One of golf’s greatest legends almost did not survive childhood. Byron Nelson was born into a different time, near the beginning of the twentieth century, and faced trials and tribulations that, while now outdated, were common and destructive to the age.
Nelson managed to overcome challenges early in life and set records that players of the modern era continue to chase. The game of golf has not known many players like Nelson, neither in his time, nor now.
Today we will honor the legacy of one of golf’s greatest players as we take a close look at the life and achievements of Byron Nelson.
Byron Nelson Biography
Nelson was born in the year 1912 to parents Madge and John Byron Nelson. Both devote members of the Church of Christ, Nelson was raised in the church setting, and would carry his faith with him for the entirety of his life.
Nelson was sickly as a child, nearly dying of typhoid fever at the age of eleven, shortly after his family moved from Texas to Fort Worth Florida.
Perhaps in part because of his illness, Nelson did not take to the game quite as early as the majority of the game’s icons. Nelson would ultimately discover the sport at the age of twelve when he would take a summer job as a caddy at the Glen Garden Country club.
When he began caddying hew was utterly unfamiliar with the game, but over time he would learn it and love it.
While one of the main benefits of caddying used to be access to golf, this was actually not the case at the Glen Garden Country Club, where caddies where not allowed access to the course except for in the context of looping. Still, this rule did not stop Nelson from practising discreetly as often as he could, even working on his putting in the dark of night.
Two years after Nelson took employment there, the club would ultimately lift the ban on caddy golf and commemorate this change of policy by hosting a caddy tournament. Nelson would win the tournament by a single stroke, beating out fellow caddy and future tour rival, the iconic Ben Hogan.
The two legends would maintain a friendship for the majority of their childhood and would even take that camaraderie with them to the tour. However, they would eventually grow apart as Nelson flourished in competitive golf while Hogan initially floundered.
Nelson would enjoy a string of amateur success until the age of twenty where he would start competing professionally on the tour. To supplement his income as he started out he would also take work as a teaching professional, where he would meet his future wife, Louise Schofner
Despite all of his promise, it was something of a challenge for Nelson starting out. Nelson’s slightly delayed beginnings in the game were not due to any lack of skill or talent, but rather, lack of opportunity opportunity. Based out of Texas, it was difficult to gain any traction in the competitive world outside of events that were near him.
Nelson had been hit hard by the Depression, and could not afford to travel to play competitively. However, things did begin to get a little bit better after a string of top three finishes in prominent Texas events gave him the traction he needed to land a job as a teaching professional at the Ridgewood Country Club in New Jersey. From there he was able to continue to compete and work on his game while simultaneously earning an income.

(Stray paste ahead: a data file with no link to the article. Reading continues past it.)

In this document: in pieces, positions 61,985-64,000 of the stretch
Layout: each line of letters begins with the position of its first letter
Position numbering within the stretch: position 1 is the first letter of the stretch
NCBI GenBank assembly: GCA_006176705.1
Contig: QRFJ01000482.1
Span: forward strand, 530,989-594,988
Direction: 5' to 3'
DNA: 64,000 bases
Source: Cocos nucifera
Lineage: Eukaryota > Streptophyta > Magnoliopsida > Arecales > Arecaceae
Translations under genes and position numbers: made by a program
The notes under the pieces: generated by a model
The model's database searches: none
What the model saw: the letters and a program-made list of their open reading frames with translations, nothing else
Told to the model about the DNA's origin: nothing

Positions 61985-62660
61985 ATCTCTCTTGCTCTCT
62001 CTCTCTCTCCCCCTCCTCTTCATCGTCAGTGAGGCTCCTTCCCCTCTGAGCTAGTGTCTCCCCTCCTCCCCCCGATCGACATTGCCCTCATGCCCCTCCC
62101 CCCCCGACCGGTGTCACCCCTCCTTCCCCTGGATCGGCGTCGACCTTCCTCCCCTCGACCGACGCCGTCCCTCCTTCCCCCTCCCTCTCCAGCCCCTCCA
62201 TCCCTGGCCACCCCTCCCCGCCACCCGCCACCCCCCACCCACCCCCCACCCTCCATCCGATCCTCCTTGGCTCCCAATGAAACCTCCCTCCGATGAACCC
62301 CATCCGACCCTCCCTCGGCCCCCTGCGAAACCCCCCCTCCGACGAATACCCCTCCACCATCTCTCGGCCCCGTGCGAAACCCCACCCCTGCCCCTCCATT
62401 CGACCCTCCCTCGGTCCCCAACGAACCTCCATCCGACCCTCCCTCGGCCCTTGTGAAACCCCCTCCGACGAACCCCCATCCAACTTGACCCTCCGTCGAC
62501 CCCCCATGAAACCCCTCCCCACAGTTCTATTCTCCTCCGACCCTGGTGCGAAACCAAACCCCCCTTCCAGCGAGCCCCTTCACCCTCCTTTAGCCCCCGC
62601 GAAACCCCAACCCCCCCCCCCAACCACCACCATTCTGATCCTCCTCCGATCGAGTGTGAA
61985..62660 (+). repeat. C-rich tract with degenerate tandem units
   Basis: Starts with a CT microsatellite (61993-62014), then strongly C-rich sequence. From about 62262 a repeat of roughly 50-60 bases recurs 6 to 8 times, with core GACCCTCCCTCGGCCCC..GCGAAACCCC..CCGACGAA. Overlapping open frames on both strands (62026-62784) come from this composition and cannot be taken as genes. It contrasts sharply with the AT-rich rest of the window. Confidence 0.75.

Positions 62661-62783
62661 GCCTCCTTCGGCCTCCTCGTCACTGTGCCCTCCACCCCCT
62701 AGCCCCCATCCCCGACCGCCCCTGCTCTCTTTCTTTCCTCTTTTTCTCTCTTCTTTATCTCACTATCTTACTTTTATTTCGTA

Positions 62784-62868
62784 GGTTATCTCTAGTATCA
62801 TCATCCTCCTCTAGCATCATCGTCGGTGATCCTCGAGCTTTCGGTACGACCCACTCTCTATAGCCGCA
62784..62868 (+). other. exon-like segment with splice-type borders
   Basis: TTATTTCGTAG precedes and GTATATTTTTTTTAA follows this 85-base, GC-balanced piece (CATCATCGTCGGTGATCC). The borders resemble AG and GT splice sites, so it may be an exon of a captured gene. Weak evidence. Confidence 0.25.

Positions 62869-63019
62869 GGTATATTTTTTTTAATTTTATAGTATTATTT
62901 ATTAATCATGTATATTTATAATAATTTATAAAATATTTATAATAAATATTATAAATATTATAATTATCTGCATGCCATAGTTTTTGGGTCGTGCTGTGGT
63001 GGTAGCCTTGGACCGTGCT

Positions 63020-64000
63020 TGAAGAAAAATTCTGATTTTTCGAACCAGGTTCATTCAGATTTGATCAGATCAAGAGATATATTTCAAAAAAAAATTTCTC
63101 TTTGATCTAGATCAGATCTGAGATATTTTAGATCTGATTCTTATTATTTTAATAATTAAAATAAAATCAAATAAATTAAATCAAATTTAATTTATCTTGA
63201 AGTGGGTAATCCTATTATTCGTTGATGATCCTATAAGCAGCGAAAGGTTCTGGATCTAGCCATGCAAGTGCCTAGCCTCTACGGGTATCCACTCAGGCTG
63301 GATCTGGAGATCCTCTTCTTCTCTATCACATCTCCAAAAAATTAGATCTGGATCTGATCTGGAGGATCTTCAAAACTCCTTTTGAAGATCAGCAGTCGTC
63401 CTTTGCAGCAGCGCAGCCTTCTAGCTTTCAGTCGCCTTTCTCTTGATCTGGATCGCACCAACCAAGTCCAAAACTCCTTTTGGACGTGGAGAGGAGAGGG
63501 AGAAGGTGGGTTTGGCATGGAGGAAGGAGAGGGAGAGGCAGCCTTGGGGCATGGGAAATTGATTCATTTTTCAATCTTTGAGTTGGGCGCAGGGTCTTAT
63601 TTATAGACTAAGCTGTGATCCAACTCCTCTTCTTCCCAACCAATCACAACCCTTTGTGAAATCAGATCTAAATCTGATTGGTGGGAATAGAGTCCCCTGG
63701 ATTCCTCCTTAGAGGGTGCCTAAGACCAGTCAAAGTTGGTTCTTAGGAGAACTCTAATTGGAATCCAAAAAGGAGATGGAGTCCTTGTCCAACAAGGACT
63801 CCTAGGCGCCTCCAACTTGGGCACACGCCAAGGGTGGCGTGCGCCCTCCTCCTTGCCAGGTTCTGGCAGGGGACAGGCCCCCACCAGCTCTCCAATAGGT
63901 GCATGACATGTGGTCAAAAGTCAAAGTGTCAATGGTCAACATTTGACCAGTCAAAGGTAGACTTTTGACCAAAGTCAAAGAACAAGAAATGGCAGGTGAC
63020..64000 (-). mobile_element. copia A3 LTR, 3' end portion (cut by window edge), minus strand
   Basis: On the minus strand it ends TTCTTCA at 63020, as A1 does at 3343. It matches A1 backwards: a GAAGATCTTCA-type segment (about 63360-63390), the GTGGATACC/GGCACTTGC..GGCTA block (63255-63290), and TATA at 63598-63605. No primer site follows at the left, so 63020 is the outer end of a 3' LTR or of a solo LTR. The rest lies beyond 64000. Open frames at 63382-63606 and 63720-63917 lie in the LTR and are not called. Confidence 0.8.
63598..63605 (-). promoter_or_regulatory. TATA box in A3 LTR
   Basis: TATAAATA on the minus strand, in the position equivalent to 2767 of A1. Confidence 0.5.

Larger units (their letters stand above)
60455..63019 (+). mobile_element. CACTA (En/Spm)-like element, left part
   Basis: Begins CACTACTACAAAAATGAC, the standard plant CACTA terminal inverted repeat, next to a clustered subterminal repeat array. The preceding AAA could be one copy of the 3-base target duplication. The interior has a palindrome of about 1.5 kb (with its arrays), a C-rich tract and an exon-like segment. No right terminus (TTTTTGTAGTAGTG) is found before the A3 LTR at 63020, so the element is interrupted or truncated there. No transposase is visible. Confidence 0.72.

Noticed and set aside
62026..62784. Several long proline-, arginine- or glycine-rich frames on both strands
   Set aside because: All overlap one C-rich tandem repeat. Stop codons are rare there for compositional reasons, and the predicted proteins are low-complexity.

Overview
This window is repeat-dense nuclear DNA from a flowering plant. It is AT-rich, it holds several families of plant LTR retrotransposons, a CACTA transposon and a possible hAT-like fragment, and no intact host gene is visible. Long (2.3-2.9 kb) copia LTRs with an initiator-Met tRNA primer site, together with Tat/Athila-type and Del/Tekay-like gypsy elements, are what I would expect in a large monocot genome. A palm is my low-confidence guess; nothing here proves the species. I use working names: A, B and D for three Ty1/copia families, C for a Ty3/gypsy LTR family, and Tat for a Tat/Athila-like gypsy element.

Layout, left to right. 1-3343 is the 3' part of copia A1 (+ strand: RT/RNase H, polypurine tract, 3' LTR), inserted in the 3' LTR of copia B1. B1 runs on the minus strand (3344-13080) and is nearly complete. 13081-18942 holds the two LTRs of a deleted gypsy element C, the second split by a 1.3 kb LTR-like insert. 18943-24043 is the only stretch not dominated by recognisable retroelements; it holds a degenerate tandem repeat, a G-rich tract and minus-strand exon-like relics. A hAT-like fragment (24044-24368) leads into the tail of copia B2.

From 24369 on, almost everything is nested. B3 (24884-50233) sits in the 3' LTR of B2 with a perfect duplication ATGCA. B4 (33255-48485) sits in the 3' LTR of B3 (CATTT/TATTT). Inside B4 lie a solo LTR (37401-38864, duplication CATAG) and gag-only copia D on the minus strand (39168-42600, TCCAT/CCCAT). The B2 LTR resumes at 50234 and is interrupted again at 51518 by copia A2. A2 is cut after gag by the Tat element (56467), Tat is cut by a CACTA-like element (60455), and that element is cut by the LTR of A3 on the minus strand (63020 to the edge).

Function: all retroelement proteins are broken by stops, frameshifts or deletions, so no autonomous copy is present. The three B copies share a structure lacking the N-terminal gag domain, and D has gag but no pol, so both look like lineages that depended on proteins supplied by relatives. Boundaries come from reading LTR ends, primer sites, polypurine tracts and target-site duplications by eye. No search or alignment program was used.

The early days of Nelson’s career also were highlighted by one of the biggest technology changes in the history of the game. Club manufacturers were beginning to switch from hickory shafted clubs to steel: a development that required a complete overhaul of the golf swing. Nelson became one of the first players to adopt this change, authoring an early version of what we now consider to be the modern golf swing.
All of this hard work would pay off for Nelson in a big way in 1935 when he would break through on tour with a big win at the New Jersey State Open. From that point, he would enjoy consistent success on the tour for the majority of his career, eventually going on to win a total of fifty-two tournaments.
Winning fifty-two times is impressive in its own right, though most suspect he would have won many more had he not retired at the age of thirty four to become a rancher.
Even despite the fact that Nelson retired young, he still managed to set what continues to be an unbreakable record.
Nelson’s record breaking year
1945 was very special for Byron Nelson for a couple of reasons. First, he won eighteen times that season. He also won eleven of those tournaments consecutively.
By many this is considered to be the best season in the history of the sport, though there are golf historians that put a significant asterisk by the figure. The field of competition was greatly diminished because of the war in 1945, leading many to conclude that the record is not quite as impressive as it initially sounds.
But despite the fact that the war did indeed diminish the field of competition, the fact does remain that some of the best players to ever live, including Ben Hogan and Sam Snead were still in the field that season.
Regardless of how the results of 1945 are considered, Nelsons records remain intact to this day.
Byron Nelson lived to the age of 94, passing away at his Texas ranch in 2006.
And that’s that. The life and career of a champion that accomplished more by the age of 34 than most competing professionals do in their entire career.
Nelson may be gone now, his accomplishments obscured by time, but the fact remains that even after over seventy years of time, his records endure, with no signs of being broken anytime soon.
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